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Summary

  1. Top of page
  2. Summary
  3. Introduction
  4. Methods
  5. Results
  6. Discussion
  7. Acknowledgement
  8. References

Background  H2-receptor antagonists are widely used with proton pump inhibitors.

Aim  To determine if H2-receptor antagonists used in conjunction with proton pump inhibitors were effective for nocturnal heartburn in patients taking proton pump inhibitors.

Methods  We evaluated 386 patients with erosive oesophagitis documented at endoscopy who were receiving single daily maintenance proton pump inhibitor therapy to determine if they had symptoms of nocturnal heartburn. Patients with two or more episodes of night-time a week were invited to participate in the study. Patients were randomly assigned to a single dose of an over-the-counter preparation of ranitidine 75 mg at bedtime or matching placebo for 14 days.

Results  The prevalence of nocturnal symptoms was 10.6%. Mean symptom scores on the first day of the trial (baseline) were similar between the treatment group (1.1 ± 0.9) and the placebo group (1.1 ± 1.1). On day 3, symptom scores were significantly lower in the ranitidine group (0.71 ± 0.69) compared with the control group (1.4 ± 1.2; P = 0.045). On day 14, mean symptom scores were similar in the ranitidine group (0.82 ± 0.95) and the control group (1 ± 0.84).

Conclusions  Nocturnal heartburn is uncommon on proton pump inhibitor therapy; the addition of ranitidine at bedtime resulted in a decrease in symptom scores on day 3 but there were no differences on day 14.


Introduction

  1. Top of page
  2. Summary
  3. Introduction
  4. Methods
  5. Results
  6. Discussion
  7. Acknowledgement
  8. References

Night-time heartburn is a common symptom in untreated patients with reflux disease and has a significant impact on quality of life. Reflux during the nocturnal period may also have significant consequences as protective mechanisms such as peristalsis are inhibited during sleep. Acid contact time may therefore be higher at night and the adverse consequences of nocturnal reflux may be potentially greater. Recent studies that measure intragastric pH in individuals on once daily or twice daily therapy with proton pump inhibitors (PPI) have shown that there is a significant drop in intragastric pH at night in some subjects, despite PPI therapy. Intragastric pH studies have also demonstrated that the addition of a small dose of a histamine-2 (H2)-receptor antagonist at bedtime can decrease or abolish the nocturnal drop in intragastric pH. There is little information, however, on the prevalence of nocturnal heartburn in patients taking regular PPI therapy for gastro-oesophageal reflux disease (GERD) and no data on the effectiveness of H2-receptor antagonists in controlling nocturnal symptoms in this group of patients. We therefore performed a randomized placebo-controlled trial that evaluated the efficacy of bedtime H2-receptor antagonist therapy in the treatment of nocturnal heartburn in patients taking daily PPI therapy.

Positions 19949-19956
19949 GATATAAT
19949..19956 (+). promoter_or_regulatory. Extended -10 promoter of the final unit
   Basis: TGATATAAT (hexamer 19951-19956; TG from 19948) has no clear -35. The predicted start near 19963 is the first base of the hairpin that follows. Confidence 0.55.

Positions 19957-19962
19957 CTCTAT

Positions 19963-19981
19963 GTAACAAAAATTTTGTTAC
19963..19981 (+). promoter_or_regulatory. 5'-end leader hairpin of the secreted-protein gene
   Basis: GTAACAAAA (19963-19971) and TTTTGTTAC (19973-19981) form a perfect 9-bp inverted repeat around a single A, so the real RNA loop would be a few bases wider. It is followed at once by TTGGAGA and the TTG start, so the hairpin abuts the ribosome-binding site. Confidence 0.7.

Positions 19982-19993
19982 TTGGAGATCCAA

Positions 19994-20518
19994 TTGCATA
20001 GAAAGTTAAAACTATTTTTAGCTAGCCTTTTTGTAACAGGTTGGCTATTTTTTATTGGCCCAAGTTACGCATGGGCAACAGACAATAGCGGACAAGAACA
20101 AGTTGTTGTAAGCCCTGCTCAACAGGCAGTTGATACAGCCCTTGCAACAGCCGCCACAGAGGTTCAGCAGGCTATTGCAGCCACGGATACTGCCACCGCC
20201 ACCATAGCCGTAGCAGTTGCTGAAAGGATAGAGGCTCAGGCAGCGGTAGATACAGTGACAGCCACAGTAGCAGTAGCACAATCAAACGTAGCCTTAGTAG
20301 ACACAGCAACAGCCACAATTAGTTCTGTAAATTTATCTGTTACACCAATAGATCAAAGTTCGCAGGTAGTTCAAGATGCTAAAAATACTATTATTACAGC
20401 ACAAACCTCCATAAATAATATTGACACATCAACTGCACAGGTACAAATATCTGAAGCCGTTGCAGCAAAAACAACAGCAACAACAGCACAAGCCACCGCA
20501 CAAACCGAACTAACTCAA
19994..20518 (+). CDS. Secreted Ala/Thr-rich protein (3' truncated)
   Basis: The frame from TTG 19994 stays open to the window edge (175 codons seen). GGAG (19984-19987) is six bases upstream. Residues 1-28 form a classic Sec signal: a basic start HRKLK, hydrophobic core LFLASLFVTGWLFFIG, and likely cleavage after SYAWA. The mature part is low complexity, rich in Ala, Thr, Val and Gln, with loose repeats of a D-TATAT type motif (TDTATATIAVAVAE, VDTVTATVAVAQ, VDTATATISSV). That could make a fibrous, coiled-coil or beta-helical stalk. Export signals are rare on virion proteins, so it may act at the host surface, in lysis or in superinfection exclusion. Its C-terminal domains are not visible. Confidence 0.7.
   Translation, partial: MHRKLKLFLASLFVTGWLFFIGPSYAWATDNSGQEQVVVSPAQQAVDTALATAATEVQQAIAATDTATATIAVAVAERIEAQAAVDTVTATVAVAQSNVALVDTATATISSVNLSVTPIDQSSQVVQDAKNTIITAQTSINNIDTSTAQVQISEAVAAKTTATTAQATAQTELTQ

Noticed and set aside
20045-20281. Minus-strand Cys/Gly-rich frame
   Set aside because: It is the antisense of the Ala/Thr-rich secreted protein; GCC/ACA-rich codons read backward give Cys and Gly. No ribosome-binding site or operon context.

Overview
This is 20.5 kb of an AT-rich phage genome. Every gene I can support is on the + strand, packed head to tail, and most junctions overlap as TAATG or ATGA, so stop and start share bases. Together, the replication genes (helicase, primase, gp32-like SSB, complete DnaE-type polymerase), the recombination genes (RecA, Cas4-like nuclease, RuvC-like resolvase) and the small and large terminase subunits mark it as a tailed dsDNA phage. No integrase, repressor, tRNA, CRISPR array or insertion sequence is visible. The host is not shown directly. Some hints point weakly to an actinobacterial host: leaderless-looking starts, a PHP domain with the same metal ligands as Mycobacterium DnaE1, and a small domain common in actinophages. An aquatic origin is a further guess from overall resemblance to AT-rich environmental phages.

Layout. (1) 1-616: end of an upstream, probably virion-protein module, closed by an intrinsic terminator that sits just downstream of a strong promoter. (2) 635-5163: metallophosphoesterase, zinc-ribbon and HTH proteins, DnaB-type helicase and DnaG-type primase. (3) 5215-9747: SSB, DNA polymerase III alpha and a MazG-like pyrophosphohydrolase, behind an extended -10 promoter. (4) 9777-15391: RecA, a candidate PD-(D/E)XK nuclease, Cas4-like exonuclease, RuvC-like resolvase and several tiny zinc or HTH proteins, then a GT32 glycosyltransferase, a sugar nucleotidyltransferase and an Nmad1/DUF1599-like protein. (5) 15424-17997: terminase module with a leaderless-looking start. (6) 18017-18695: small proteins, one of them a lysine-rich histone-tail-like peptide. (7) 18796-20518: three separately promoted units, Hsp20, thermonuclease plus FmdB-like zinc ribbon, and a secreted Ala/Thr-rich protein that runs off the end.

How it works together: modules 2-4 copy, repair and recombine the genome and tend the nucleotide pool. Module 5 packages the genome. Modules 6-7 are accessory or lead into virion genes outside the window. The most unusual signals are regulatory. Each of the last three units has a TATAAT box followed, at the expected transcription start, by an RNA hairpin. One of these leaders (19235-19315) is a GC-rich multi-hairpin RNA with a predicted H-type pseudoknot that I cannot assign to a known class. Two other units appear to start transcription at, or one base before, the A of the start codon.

Methods

  1. Top of page
  2. Summary
  3. Introduction
  4. Methods
  5. Results
  6. Discussion
  7. Acknowledgement
  8. References

We evaluated 386 patients with erosive oesophagitis documented at endoscopy who were receiving daily maintenance PPI therapy to determine if they had symptoms of nocturnal heartburn. Patients were identified from a database and contacted to determine if they had nocturnal heartburn. Patients presenting for annual follow-up visits on maintenance therapy with PPIs were also interviewed and offered entry if eligible. All patients had received at least 8 weeks of the same dose of the PPI. All patients were taking a single daily dose of the PPI half an hour before breakfast daily. Patients with two or more episodes of night-time a week were invited to participate in the study.

After written informed consent was obtained, the patients were randomly assigned to a single dose of an over-the-counter preparation of ranitidine tablets 75 mg (Pfizer Consumer Healthcare, Morris Plains, NJ, USA) at bedtime or matching placebo for 14 days. Randomization was performed using a random number chart with concealed allocation using opaque envelopes so that neither the investigator nor the patient was aware of the medication they were receiving. Proton pump inhibitor therapy remained unchanged in timing and dose. Daytime heartburn was evaluated using a validated 4-point Likert scale (none, mild, moderate, severe) for heartburn severity at baseline and every morning at the approximately the same time for the 14 days of the trial. Nocturnal heartburn was measured daily as a dichotomous response (yes/no) because severity measures are of limited utility in the nocturnal period because of recall bias.